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Case Basics
Docket No. 
Doug Dretke, Director, Texas Department of Criminal Justice, Correctional Institutions Division
Michael Wayne Haley
(argued the cause for Petitioner)
(argued the cause for Petitioner, on behalf of the United States, as amicus curiae)
(argued the cause for Respondent)
Facts of the Case 

Haley was convicted in Texas state courts of a felony theft and sentenced as a habitual felony offender (extending his sentence). After a failed appeal to the Texas appellate court, Haley filed a state habeas application in the trial court, arguing that his past crimes did not qualify him as a habitual offender and that his attorney had provided ineffective counsel when he failed to object to the extended sentence. The court dismissed his claims on procedural grounds, because he had not raised the issue during his trial and therefore could not raise it in the habeas petition. The Texas Court of Criminal Appeals denied his habeas application based on the trial court's findings.

Haley then filed for habeas corpus relief in federal district court. Pointing to the procedural-default doctrine, Texas argued that Haley's claim was procedurally barred from federal habeas review. Under the procedural-default doctrine, federal courts cannot grant habeas relief if the last state court rejected the appeal for procedural violations of state law; the only exception is if the petitioner is actually innocent.

The district court held that Haley showed he was "actually innocent" of earlier violations on which his sentence enhancement was based. The court ruled that Haley's sentence was therefore improperly extended. It never reached his ineffective assistance of counsel claim, having already found grounds for overturning the extended sentence. The U.S. Fifth Circuit Court of Appeals affirmed, rejecting Texas's argument that the actual-innocence exception applies only to cases involving capital offenses.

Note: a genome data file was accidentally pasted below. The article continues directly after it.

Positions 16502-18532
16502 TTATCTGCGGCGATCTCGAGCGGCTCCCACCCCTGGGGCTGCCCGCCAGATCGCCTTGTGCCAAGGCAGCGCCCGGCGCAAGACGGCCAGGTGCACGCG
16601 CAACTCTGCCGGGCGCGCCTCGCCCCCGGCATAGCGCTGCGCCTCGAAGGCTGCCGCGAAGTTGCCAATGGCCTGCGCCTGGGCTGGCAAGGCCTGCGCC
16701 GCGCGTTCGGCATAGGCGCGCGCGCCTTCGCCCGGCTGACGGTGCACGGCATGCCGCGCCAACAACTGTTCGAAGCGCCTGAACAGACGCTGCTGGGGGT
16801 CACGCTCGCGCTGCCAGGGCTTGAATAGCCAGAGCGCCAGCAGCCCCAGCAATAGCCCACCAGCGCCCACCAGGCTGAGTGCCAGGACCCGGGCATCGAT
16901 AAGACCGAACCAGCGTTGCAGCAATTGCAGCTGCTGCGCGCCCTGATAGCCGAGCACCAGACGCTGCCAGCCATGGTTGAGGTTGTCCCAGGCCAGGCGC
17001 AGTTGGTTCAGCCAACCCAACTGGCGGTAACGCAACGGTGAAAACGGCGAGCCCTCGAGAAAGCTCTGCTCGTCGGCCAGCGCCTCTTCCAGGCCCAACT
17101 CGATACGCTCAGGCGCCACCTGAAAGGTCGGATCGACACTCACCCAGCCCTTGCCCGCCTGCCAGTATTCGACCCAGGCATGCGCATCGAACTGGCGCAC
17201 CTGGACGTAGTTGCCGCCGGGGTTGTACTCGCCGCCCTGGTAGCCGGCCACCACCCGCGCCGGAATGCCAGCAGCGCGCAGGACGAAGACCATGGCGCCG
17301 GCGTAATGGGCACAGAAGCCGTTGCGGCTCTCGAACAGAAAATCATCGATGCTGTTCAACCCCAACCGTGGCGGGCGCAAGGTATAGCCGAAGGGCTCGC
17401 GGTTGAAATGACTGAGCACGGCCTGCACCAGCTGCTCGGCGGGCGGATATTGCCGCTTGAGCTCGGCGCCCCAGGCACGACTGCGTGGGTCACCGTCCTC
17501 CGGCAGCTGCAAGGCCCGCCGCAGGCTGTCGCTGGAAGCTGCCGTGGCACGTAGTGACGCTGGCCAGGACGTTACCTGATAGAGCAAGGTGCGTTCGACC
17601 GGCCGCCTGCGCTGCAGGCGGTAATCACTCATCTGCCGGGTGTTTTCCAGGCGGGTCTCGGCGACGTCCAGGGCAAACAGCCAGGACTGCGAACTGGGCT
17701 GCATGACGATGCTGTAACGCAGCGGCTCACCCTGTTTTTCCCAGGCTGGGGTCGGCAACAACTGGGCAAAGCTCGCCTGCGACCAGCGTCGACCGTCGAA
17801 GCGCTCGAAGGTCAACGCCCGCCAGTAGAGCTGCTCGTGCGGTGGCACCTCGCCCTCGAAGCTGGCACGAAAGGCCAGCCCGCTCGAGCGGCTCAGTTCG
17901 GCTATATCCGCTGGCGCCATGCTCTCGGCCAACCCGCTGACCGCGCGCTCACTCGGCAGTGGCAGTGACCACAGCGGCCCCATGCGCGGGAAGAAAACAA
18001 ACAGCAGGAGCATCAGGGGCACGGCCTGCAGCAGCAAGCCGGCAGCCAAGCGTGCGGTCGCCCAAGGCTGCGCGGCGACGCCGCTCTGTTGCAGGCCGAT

Does the actual-innocence exception to the procedural-default doctrine apply to both capital and non-capital cases?

Decision: 6 votes for Dretke, 3 vote(s) against
Legal provision:

The Court declined to answer the question presented, ruling instead that the district court should have first considered the ineffective assistance of counsel claim before reaching the question of whether the "actual innocence" exception applies to non-capital cases. Justice Sandra Day O'Connor, for a seven-member majority, wrote that the ineffective assistance of counsel claim would accomplish the same thing - the reduction of the sentence - without burdening the state with the need to prove the existence of all prior convictions beyond a reasonable doubt.

Cite this Page
DRETKE v. HALEY. The Oyez Project at IIT Chicago-Kent College of Law. 26 August 2015. <http://www.oyez.org/cases/2000-2009/2003/2003_02_1824>.
DRETKE v. HALEY, The Oyez Project at IIT Chicago-Kent College of Law, http://www.oyez.org/cases/2000-2009/2003/2003_02_1824 (last visited August 26, 2015).
"DRETKE v. HALEY," The Oyez Project at IIT Chicago-Kent College of Law, accessed August 26, 2015, http://www.oyez.org/cases/2000-2009/2003/2003_02_1824.